Sometime between 1884 and 1900, Daniel and Annie moved to Baltimore with their sons. In the 1900 census, the four of them are living in Baltimore on 1 June 1900.  Daniel was 70 then, and Annie was 43. City of Baltimore sign


Daniel appears twice in the 1900 census, though.  The second appearance is in Mt. Airy, Carroll County, Maryland, on 9 June 1900 where he’s listed as married and having been married for 47 years.  That would be the right amount of years for his marriage to Susan. Was he living a double life!?!  Did he separate from Annie between June 1st and June 9th!?! Did he lie to the census taker and if so, why?


Daniel Gets Old

In 1907, when Daniel was 77, he went to live at Montevue Hospital in Frederick, Maryland which was basically a nursing home for the poor.  He was ‘generally disabled’ according to his death certificate.

Around the 1st of September 1908, Daniel became weak and exhausted.  He lingered for about two weeks and passed away on 15 September 1908.

The funeral was held at the home of his daughter, Georgianna HEISER ESTERLY.  He was buried at Mt. Olivet Cemetery in Frederick, Maryland.  There is no headstone for him.

Questions about Daniel’s life

People fencing

Was there fighting between Daniel’s first and second families?

I have some questions about Daniel’s life. Why would Daniel and Annie up and move to Baltimore when Daniel was close to 60 years of age?  Did his children with Susan dislike Annie?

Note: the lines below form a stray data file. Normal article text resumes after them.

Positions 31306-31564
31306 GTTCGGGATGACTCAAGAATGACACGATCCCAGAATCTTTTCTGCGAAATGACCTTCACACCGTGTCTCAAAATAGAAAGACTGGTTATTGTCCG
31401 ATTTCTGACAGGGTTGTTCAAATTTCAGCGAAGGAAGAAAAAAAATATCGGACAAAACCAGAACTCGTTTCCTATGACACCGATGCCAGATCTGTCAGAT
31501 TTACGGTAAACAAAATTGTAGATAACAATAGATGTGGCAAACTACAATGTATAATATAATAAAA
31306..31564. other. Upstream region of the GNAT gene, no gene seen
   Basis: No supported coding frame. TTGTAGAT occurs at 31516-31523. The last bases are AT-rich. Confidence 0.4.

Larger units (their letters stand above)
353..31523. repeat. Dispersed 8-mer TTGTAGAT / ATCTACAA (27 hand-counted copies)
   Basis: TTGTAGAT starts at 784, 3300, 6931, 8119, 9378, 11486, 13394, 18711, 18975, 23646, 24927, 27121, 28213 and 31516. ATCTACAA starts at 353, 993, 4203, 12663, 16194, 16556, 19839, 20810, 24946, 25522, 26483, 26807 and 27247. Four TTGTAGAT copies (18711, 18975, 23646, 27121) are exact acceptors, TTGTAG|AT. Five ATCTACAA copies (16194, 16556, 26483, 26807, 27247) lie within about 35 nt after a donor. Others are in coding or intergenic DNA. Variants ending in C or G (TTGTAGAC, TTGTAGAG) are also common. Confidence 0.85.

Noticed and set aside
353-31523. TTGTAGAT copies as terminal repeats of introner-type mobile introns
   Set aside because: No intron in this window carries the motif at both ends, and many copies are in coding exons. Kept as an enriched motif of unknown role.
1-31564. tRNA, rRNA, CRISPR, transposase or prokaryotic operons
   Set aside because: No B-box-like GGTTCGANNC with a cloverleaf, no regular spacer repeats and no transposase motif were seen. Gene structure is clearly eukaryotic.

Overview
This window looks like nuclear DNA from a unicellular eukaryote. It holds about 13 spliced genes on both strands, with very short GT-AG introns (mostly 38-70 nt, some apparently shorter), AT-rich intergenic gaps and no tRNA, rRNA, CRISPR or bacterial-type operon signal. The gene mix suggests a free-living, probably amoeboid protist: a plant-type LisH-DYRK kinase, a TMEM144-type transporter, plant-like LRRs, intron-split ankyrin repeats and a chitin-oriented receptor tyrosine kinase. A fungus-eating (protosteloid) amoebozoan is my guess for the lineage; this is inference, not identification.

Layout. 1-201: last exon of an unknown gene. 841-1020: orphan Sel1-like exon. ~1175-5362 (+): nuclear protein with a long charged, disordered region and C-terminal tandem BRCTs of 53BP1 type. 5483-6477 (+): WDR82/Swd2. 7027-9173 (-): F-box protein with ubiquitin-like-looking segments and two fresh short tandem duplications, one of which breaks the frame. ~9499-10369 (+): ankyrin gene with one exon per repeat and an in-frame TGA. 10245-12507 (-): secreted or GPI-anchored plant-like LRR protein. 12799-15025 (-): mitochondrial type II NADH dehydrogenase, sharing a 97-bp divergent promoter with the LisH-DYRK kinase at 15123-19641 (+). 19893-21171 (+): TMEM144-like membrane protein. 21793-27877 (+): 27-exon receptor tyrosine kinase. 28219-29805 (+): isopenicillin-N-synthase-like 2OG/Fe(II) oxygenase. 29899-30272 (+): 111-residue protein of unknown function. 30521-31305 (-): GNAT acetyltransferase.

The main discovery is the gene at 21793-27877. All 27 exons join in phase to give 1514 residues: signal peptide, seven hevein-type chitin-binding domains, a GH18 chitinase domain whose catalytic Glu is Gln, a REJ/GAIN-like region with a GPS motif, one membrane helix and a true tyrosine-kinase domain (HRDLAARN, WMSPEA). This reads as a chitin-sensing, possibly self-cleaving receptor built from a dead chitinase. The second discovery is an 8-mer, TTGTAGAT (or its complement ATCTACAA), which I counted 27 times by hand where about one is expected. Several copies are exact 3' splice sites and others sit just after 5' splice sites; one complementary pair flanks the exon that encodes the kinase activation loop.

Next, on his death certificate Daniel is listed as widowed and his wife is listed as Susan CUSHING.  This information was provided by one of Daniel’s and Susan’s sons.  Did this son not know his stepmother’s name or was she so disliked that the son didn’t want her listed?  Or did his children from Susan not know that Daniel and Annie had married?

Finally when Daniel became in need of care, why did he end up back in Frederick near the children from his first marriage?  Why didn’t Annie take care of him? Had they really separated in 1900?

I will probably never know the answers to these questions, but they are intriguing, aren’t they?52ancestors-2015


52 Ancestors Week 42 – Zack Grant: A generous farmer

To commemorate my visit to Chesterfield County, South Carolina last weekend, I am writing about an ancestor who lived his whole life in Chesterfield County.

Zechariah Taylor Grant

Zack Grant

Zechariah T. GRANT, known as Zack, was my great grand uncle. His parents were Daniel Baitey GRANT (1846-1900) and Flora Ann GRIFFIN GRANT (1851-1930), and he was born in 1881 in Chesterfield County, South Carolina.

Zack was a farmer from the time he was a boy. In the 1900 census, he is living in Cheraw with his mother and is farming. In 1907, when he was 26, he married Catherine Henrietta GRIFFIN, the daughter of Henrietta GRIFFIN who was killed in a tornado in 1884.

Read about Henrietta here: Henrietta, Tornado Victim

Catherine went by Kate. Kate already had a child named Ethel by a man named Wright, presumably Kate’s last first husband.

In 1910, Zack continued to farm in Chesterfield County. Zack and Kate’s household consisted of Zack, Kate, Ethel, and Herbert Thomas (Zack’s nephew). Herbert worked on Zack’s farm. Herbert’s family had moved to Richland County, South Carolina a few years earlier, and Herbert stayed on to work the farm with his uncle.

Pleasant Grove UM Church in Cheraw

Pleasant Grove UM Church, photo from findagrave. com

Zack and Kate’s family grew with the birth of nine children over the years. One of the children, Odessa, was born and died in 1916. She died of meningitis following a bout of bronchitis. She is buried at Pleasant Hill Baptist Church in Chesterfield County according to her death certificate. The land for the church had been given by Zack, but I don’t know when exactly.